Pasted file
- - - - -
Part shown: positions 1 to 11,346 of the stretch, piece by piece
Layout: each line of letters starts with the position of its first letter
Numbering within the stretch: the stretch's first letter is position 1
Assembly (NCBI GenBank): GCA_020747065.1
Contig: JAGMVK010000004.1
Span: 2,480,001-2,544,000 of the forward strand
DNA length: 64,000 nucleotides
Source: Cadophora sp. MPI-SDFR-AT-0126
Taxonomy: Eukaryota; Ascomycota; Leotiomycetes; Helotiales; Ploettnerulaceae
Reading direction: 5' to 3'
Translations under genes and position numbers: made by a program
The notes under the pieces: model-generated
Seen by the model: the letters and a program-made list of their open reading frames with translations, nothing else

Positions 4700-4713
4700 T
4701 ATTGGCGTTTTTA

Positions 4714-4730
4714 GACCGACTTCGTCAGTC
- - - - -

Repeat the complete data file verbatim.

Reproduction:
Part shown: positions 1 to 11,346 of the stretch, piece by piece
Layout: each line of letters starts with the position of its first letter
Numbering within the stretch: the stretch's first letter is position 1
Assembly (NCBI GenBank): GCA_020747065.1
Contig: JAGMVK010000004.1
Span: 2,480,001-2,544,000 of the forward strand
DNA length: 64,000 nucleotides
Source: Cadophora sp. MPI-SDFR-AT-0126
Taxonomy: Eukaryota; Ascomycota; Leotiomycetes; Helotiales; Ploettnerulaceae
Reading direction: 5' to 3'
Translations under genes and position numbers: made by a program
The notes under the pieces: model-generated
Seen by the model: the letters and a program-made list of their open reading frames with translations, nothing else

Positions 4700-4713
4700 T
4701 ATTGGCGTTTTTA

Positions 4714-4730
4714 GACCGACTTCGTCAGTC